A picture tells a 1,000 words. Pixels pwn up to 5 million nerds: Crims use steganography to stash bad code in ads
A joint report from security shops Confiant and Malwarebytes drilled into the techniques used by VeryMal, a malvertising operation that spreads through poisoned ad images. What they found was that miscreants were avoiding security filters by hiding code in images using steganography.
That code, when executed in the browser, redirects the visitor to dodgy sites that try to trick people into installing Adobe Flash updates and similar fare that are actually adware, which secretly clicks on ads in the background to generate revenue for the campaign's masterminds. We've seen this kind of thing before, against Windows PCs.
We're told VerMal was active between January 11 and 13, on two top-tier ad exchanges used by a quarter of the top 100 publisher websites, targeting macOS and iOS users in the US. It was also doing the rounds in December, according to Confiant.
The upshot: as many as five million netizens a day shown maliciously crafted adverts, costing the industry $1.2m in just one day, it is alleged. That dollar value is the guesstimated impact of running these dodgy ads – from an increase in blockers and loss of trust in publishers to money paid out by advertisers and networks for fraudulent clicks.
"As malvertising detection continues to mature, sophisticated attackers are starting to learn that obvious methods of obfuscation are no longer getting the job done," explained Confiant security engineer Eliya Stein.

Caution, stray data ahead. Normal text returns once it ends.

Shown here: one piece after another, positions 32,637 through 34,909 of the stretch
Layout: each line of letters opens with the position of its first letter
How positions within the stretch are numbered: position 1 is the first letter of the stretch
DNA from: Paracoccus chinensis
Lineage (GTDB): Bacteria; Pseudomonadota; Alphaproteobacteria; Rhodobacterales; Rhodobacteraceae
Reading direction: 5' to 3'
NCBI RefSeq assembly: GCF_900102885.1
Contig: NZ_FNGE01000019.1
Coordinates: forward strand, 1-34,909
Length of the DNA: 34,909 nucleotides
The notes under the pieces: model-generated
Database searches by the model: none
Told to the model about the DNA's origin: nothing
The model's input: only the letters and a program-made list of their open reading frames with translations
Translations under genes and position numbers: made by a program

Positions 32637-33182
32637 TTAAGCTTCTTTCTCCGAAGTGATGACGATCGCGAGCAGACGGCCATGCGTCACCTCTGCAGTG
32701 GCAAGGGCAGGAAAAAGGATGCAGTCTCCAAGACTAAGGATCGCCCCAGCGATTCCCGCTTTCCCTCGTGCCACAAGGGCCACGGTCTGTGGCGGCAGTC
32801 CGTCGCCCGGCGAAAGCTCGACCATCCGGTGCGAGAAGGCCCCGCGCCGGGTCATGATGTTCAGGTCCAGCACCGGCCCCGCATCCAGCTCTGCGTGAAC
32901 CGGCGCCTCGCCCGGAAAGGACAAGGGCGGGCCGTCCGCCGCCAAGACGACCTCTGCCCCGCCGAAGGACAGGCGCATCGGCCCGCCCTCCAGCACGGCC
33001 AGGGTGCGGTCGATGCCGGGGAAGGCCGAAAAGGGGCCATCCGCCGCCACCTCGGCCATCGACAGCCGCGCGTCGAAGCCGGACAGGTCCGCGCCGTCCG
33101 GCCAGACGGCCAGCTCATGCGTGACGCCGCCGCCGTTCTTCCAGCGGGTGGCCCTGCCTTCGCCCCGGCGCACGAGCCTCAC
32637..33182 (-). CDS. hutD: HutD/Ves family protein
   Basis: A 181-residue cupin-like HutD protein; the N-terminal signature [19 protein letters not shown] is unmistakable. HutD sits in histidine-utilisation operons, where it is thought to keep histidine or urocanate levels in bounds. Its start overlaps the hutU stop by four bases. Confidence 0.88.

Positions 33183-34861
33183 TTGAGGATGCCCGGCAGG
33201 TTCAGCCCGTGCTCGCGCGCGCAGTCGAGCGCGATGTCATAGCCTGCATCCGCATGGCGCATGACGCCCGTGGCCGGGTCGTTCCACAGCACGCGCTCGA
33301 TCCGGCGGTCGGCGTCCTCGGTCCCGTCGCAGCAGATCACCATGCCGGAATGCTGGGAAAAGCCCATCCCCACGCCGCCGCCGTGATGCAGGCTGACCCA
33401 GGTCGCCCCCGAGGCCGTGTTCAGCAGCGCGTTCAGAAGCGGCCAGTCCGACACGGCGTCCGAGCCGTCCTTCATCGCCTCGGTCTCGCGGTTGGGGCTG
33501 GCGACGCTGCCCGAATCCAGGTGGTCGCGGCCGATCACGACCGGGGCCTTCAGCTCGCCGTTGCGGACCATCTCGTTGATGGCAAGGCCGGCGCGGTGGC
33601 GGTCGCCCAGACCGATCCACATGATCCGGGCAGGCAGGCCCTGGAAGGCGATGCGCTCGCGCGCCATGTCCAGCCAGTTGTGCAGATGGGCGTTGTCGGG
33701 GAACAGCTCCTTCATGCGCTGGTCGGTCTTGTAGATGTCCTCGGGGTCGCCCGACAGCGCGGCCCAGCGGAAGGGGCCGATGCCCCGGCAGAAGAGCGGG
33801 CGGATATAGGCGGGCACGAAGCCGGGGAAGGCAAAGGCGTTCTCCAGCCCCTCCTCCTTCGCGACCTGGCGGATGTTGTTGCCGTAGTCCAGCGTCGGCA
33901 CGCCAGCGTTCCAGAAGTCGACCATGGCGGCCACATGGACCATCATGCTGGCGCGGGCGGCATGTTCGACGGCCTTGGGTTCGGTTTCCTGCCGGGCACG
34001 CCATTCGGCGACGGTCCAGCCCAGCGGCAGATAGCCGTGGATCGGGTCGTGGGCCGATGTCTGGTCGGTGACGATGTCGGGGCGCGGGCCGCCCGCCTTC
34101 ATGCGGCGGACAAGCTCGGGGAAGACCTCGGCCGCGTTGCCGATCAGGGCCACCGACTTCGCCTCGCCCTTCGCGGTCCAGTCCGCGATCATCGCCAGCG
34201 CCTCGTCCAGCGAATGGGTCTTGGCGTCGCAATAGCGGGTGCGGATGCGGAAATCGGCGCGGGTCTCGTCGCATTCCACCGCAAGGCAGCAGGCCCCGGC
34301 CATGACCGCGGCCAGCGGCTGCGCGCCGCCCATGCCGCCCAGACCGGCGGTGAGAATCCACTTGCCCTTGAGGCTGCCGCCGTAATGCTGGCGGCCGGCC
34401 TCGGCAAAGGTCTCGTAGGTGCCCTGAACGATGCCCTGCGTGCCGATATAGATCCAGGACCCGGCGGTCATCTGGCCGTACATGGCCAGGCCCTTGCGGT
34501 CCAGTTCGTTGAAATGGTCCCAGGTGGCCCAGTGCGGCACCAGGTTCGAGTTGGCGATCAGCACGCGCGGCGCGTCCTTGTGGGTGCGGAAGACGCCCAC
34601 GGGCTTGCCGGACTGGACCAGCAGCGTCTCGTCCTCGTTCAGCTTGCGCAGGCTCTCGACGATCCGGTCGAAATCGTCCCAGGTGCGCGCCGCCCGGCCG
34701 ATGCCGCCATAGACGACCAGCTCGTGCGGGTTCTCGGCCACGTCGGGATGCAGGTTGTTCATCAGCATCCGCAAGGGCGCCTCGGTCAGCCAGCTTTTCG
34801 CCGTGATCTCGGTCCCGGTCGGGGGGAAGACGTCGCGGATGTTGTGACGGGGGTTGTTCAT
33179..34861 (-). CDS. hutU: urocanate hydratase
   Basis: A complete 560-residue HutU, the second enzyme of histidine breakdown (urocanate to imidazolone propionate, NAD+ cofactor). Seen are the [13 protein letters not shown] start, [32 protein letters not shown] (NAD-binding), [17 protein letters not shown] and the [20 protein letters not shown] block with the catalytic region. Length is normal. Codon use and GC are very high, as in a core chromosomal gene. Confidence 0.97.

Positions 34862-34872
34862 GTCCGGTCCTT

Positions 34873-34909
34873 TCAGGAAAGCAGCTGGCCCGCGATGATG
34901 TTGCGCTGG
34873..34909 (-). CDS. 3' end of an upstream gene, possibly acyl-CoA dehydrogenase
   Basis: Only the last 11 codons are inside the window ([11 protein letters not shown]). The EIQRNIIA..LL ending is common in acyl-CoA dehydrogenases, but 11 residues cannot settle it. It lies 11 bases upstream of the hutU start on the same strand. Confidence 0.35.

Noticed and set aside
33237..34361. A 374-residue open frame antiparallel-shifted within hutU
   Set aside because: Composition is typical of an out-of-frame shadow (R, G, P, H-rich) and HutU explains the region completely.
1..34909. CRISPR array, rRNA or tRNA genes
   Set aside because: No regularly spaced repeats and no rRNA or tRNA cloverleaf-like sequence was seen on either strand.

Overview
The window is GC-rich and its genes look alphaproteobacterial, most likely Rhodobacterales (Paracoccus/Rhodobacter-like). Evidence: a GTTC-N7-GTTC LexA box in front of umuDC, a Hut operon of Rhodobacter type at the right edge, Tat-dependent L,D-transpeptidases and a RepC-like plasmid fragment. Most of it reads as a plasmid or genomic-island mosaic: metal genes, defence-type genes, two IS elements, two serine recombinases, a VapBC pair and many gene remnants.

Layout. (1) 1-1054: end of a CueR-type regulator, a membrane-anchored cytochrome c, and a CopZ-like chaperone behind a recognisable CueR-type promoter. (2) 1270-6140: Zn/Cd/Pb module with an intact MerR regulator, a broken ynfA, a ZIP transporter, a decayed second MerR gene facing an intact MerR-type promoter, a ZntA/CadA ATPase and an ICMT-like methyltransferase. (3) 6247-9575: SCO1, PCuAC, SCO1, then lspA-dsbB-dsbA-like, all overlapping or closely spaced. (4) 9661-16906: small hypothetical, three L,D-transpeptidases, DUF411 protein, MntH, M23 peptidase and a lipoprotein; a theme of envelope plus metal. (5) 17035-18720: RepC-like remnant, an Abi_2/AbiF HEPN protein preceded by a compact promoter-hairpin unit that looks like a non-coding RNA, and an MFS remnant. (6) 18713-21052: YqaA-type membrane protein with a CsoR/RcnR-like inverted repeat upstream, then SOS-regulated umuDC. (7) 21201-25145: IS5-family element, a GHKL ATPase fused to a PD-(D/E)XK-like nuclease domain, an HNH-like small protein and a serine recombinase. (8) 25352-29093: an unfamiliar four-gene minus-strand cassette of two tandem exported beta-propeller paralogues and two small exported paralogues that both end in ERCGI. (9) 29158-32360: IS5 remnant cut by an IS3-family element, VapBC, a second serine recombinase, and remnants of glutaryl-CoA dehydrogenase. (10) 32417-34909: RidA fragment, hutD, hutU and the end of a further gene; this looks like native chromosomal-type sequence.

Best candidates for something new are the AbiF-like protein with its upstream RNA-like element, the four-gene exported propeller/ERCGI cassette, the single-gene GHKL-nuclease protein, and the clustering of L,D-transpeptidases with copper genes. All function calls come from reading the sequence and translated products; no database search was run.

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(Don't forget that in this day and age, ads are fetched as a package of images and code, the latter of which lets the ad network know if the former was seen by an actual human. For instance, if a reader scrolls past an ad too fast, it isn't reported as a successful impression by the bundled watchdog code. If the ad was fetched but not visibly rendered due to a blocker, the watchdog again snitches to the network.)
Security software scanning for malicious JS will not spot it smuggled into the ad image, and will likely let through the side-loaded extraction code. One solution to all of this, of course, is to block ad images and sidekick code from being fetched. (Just make sure you white-list the nice ads, like ours.)
Interestingly, the code checks to see if Apple fonts are present, and if so, it figures it's running on a Mac and continues on. Non-Macs stop at this point. Here are the full extraction steps, according to the report:
* Create a Canvas object (this enables the use of the HTML5 Canvas API in order to interact with images and their underlying data.)
* Grab the image located at: hxxp://s.ad-pixel.com/sscc.jpg
* Define a function that checks if a specific font family is supported in the browser.
* Check if Apple fonts are supported. If not, then do nothing.
* If so, then loop through the underlying data in the image file. Each loop reads a pixel value and translates it into an alphanumeric character.
* Add the newly extracted character to a string.
* Execute the code in the string.
"Much of the buzz around these types of attacks will have you believe that the image file alone is the threat and that we now have to fear the images that our browsers load during day to day web surfing, but this is a departure from the truth," said Stein.
"Validating the integrity of individual image files served in ads makes little sense within the broader context of the execution of these payloads.
"Estimated all together, Confiant benchmarks the cost impact for just that Jan 11th peak alone to have been over $1.2 million. When you consider that this was just one of multiple hundreds attacks Confiant has caught and blocked over the past month alone, the scale of the issues facing the digital ad industry becomes clearer." ®
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